Saturday, May 22, 2010
THE BLUE DAHLIA
A week ago I caught TCM's "Essentials" with hosts Robert Osborne and Alec Baldwin. At first Alec (full disclosure, he's an old friend) seemed a little reluctant to join in Osborne's enthusiasm for this 1946 classic flim noir starring Alan Ladd and Veronica Lake. Baldwin even referred to Lake at one point as not a very good actress, saying something like: She's always Veronica Lake.
Now, Baldwin has a right to state his case for actors who are always themselves in movies, since Baldwin is a master at character acting, even as a leading man. And I think I know what he means about Lake. She did seem at times a little light in her roles, but I attribute that partly to not taking herself or the whole business that seriously, and also because that was part of her technique, a kind of ironic distancing of herself from her almost immediate iconic stature after her first big leading role in I WANTED WINGS five years before she did this (and kicked out the acting jams in SO PROUDLY WE HAIL three years before).
But whatever objections Alec might have to this movie, it's high on my all time favorite list and always has been since I was a boy and fell in love with Ladd and Lake in the series of movies they made together, and with Lake in everything she did. Hers was the first and only movie star's image I ever tacked to my wall as a boy. And this film I've missed having access to for many years because for whatever reasons it didn't come out on video when that medium came along.
For that reason whenever I see it's scheduled to show on TCM I'm there if at all possible. I've never tired of it. And this showing had even more resonance for me because the William Bendix role (whose storyline changed when the military objected to the darker original ending because they thought it threw a bad light on returning veterans) highlights his character's brain injury from combat. When he leans over and points to a bald patch on his head about where the titanium plate is in mine and says something like "There's a plate in there as big as your brain" it hit me in a way it naturally hadn't before I had my own brain tampered with.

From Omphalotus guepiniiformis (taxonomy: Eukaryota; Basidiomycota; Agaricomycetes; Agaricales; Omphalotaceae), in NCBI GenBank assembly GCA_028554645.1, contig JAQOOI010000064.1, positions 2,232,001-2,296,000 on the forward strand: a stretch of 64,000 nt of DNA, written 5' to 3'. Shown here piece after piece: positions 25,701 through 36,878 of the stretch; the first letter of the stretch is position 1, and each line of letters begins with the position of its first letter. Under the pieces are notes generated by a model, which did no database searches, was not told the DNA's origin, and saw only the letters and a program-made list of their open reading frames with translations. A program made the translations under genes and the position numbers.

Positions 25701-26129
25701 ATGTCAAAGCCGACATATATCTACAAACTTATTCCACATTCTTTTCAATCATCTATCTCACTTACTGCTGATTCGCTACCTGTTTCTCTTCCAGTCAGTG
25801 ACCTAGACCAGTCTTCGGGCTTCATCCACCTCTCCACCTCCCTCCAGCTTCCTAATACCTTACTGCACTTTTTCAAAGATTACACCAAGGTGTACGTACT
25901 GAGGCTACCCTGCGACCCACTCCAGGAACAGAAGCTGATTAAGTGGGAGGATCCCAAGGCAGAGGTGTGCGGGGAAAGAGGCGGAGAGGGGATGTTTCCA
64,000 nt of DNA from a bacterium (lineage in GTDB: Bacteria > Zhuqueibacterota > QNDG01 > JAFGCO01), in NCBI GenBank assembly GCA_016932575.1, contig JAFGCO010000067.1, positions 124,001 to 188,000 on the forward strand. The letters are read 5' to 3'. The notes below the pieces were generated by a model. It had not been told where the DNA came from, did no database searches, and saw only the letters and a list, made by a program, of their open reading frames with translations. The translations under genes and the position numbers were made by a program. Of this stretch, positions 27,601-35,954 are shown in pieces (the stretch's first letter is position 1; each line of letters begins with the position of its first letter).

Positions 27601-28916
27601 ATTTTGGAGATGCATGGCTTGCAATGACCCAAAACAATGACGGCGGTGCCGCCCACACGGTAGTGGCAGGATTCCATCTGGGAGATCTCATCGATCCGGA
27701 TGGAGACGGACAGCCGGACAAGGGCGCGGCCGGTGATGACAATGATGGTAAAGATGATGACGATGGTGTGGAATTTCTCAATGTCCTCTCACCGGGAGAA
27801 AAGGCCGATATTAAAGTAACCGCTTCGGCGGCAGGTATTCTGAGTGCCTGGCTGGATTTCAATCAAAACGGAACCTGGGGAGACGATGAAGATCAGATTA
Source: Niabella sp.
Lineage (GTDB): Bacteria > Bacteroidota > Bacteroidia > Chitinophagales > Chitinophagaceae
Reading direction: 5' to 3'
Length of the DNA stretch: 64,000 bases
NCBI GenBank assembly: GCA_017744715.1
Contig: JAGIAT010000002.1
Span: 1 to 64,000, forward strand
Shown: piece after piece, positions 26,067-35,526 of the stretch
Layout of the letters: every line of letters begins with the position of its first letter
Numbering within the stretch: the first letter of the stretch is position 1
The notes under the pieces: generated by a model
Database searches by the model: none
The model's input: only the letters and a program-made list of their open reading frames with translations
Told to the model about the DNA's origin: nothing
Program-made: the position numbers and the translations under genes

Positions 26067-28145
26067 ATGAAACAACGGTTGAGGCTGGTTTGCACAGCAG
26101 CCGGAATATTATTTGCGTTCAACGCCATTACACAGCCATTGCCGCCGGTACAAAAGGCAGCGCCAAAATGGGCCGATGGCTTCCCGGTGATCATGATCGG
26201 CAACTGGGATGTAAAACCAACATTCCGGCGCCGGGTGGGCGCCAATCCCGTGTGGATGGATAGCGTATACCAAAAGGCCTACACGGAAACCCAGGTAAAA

In fact for the first time the relation between post traumatic effect disorder—if that's the correct term, that so many veterans suffer from but we've only been addressing in any realistic way in recent years—and Bendix's character just jumped out at me, making the movie even more engaging then it's always been for me.
It also has one of my favorite lines from maybe my favorite character in the film, even though it's played by an actor whose name I never remember and can't remember seeing in much else if anything—Don Costello—who ups the ante on the underplaying of pretty much all the actors in this flick, which may be the influence of the director, George Marshall, or Raymond Chandler's writing, but seems to my mind to be more the result of Alan Ladd's tendency to way underplay and use that incredible voice of his and that movie star face. The movie was obviously built around him, as he had been a huge star since his first pairing with Lake in THIS GUN FOR HIRE made him one (a film usually more critically appreciated than THE BLUE DAHLIA).
Here's "Leo's" lines that have always rung true to me, even if in this context they're meant as a not so subtle threat:
"Just don't get too complicated, Eddie. When a guy gets too complicated, he's unhappy. And when he's unhappy—his luck runs out..."